JULIUS I. FOUST, President, GREENSBORO, N. C. 



2U 



THE ALUMNI REVIEW 



Union National 
Bank 

CHARLOTTE, N. C. 

Capital $200,000.00 

Surplus & Profits $235,000.00 
Resources $3,500,000.00 



We cordially invite the 
alumni and friends of the 
University of North Carolina 
to avail themselves of the fa- 
cilities and courtesies of this 
bank. 



D. P. TILLETT 
Cashier 



Southern Mill 
Stocks 

All recent reports show an 
improvement in money condi- 
tions and in returning demand 
for cotton goods. 

Just before the turning of 
the tide is a good time to buy 

SOUTHERN MILL STOCKS 
We have several very good 
offerings indeed at this time, 
at prices which should show 
good profits as the mill business 
becomes adjusted again. 
Send for special list. 



F. C. Abbott & Co. 

CHARLOTTE, N. C. 

INVESTMENTS 

Phone 238 Postal Phone 

Long Dist. 9957 



GENERAL ALUMNI ASSOCIATION 

of the 

UNIVERSITY OF NORTH 

CAROLINA 

Officers of the Association 

R. P. W. Connor, '99 President 

E. R. Rankin, '13 Secretary 

EXECUTIVE COMMITTEE: Walter Mur- 
phy, '92; Dr. R. H. Lewis, '70; W. N. 
Everett, '86; H. E. Rondthaler, '93; C. W. 
Tillett, Jr., 'on. 

WITH THE CLASSES 

1857 

— Dr. H. L. Rugeley is a physician re- 
tired from active practice at Bay City, 
Texas. 

1861 
— The class of 1861 will celebrate the 
sixtieth anniversary of its graduation 
at the approaching commencement of the 
University. Among the best known mem- 
bers of this noted war class is Major 
Ohas. M. Stedman, of Greensboro, Con- 
gressman from the fifth N. C. distict.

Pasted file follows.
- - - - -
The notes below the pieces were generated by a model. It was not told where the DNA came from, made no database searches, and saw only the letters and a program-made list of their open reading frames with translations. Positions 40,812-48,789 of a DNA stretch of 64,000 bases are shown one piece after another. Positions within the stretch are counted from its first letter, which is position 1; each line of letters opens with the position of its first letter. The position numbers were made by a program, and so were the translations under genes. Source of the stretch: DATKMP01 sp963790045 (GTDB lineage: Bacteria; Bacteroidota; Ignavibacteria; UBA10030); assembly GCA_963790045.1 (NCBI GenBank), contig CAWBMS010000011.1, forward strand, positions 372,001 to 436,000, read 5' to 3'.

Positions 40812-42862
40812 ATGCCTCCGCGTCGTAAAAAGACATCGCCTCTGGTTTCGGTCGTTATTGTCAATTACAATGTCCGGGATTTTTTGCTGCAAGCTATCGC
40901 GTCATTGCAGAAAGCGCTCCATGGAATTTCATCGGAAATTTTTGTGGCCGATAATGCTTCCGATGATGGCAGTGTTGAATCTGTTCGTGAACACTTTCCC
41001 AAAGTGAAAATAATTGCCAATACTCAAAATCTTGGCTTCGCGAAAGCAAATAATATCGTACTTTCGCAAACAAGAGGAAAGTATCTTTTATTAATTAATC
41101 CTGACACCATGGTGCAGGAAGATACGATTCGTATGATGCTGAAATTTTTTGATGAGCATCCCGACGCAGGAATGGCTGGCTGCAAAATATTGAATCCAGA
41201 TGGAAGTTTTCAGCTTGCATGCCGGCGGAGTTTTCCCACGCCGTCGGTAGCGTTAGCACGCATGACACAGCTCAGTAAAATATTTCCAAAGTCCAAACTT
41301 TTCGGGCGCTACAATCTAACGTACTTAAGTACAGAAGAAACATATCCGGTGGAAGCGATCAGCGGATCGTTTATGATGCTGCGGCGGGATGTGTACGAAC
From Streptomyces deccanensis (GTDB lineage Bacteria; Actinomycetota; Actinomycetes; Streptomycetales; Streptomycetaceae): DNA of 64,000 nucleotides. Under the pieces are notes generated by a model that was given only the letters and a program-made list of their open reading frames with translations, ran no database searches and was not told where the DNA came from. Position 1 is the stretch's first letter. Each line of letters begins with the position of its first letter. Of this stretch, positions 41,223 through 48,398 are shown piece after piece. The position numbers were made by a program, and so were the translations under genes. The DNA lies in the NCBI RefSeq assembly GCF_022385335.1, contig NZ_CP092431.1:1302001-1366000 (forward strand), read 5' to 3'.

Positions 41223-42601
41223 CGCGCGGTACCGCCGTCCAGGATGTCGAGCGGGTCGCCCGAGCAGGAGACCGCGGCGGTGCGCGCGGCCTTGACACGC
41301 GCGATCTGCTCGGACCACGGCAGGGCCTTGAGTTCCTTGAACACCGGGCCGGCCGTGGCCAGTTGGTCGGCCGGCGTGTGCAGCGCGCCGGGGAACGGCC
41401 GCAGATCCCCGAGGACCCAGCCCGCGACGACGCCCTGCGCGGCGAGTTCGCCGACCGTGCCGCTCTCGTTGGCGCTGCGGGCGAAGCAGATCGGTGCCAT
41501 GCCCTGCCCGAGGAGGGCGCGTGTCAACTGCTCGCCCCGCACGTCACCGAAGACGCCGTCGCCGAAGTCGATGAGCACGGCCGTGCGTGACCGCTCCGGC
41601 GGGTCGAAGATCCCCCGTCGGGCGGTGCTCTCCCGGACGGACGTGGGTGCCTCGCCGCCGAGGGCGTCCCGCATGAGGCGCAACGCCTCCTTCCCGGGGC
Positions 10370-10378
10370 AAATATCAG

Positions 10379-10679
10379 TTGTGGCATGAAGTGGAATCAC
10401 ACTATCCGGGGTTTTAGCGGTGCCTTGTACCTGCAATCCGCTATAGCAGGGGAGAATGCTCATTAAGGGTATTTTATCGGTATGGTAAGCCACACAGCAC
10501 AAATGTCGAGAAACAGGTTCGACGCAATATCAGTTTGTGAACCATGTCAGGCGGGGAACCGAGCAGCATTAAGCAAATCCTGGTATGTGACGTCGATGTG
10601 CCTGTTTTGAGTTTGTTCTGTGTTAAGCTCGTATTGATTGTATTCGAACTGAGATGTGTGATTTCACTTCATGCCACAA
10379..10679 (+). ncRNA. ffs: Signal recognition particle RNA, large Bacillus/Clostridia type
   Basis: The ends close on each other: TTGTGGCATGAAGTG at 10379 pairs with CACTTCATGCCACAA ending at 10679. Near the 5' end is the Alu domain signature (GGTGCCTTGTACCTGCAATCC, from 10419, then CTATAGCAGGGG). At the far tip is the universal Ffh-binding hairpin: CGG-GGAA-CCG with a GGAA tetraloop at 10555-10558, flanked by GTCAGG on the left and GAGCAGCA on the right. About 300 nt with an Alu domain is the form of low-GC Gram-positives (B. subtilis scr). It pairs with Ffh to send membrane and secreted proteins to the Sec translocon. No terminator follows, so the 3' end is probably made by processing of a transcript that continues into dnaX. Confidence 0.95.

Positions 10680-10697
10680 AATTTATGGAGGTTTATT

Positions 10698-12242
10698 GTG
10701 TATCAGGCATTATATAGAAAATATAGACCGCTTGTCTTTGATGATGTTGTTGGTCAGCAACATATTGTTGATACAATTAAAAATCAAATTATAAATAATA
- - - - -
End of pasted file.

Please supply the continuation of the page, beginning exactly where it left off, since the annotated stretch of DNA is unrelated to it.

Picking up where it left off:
1879 
— Dr. I. M. Taylor is owner of the 
Broad Oaks Sanatorium, for the treat- 
ment of nervous diseases, at Morgauton. 
— M. R. Griffin is engaged in banking 
at Elizabeth City. 

1880 
— Locke Craig, former governor of the 
State, practices law in Asheville, in the 
firm of Craig and Craig. 
— Rev. R. B. John is president of Caro- 
lina College, at Maxton. 

1881 
— A. Nixon, of Lincolnton, is clerk of 
Superior Court for Lincoln County. 
— J. Alton Mclver is clerk of Superior 
Court for Moore County, at Carthage. 
— Dr. C. D. Hill practices medicine in 
Jersey City, N. J. 

— W. J. Adams, of Carthage, is a judge 
of the Superior Court of North Carolina. 
— C. R. Thomas, former Congressman, 
practices law in New Bern. 

1882 
— Judge F. A. Daniels, of Goldsboro, is 
on the Superior Court bench. 
— M. C. Braswell is a planter and mer- 
chant of Battleboro. 

1883 
— H. II. Williams is head of the de- 
partment of philosophy in the Univer- 
sity. 

1884 
— I. C. Roberts is in the faculty of the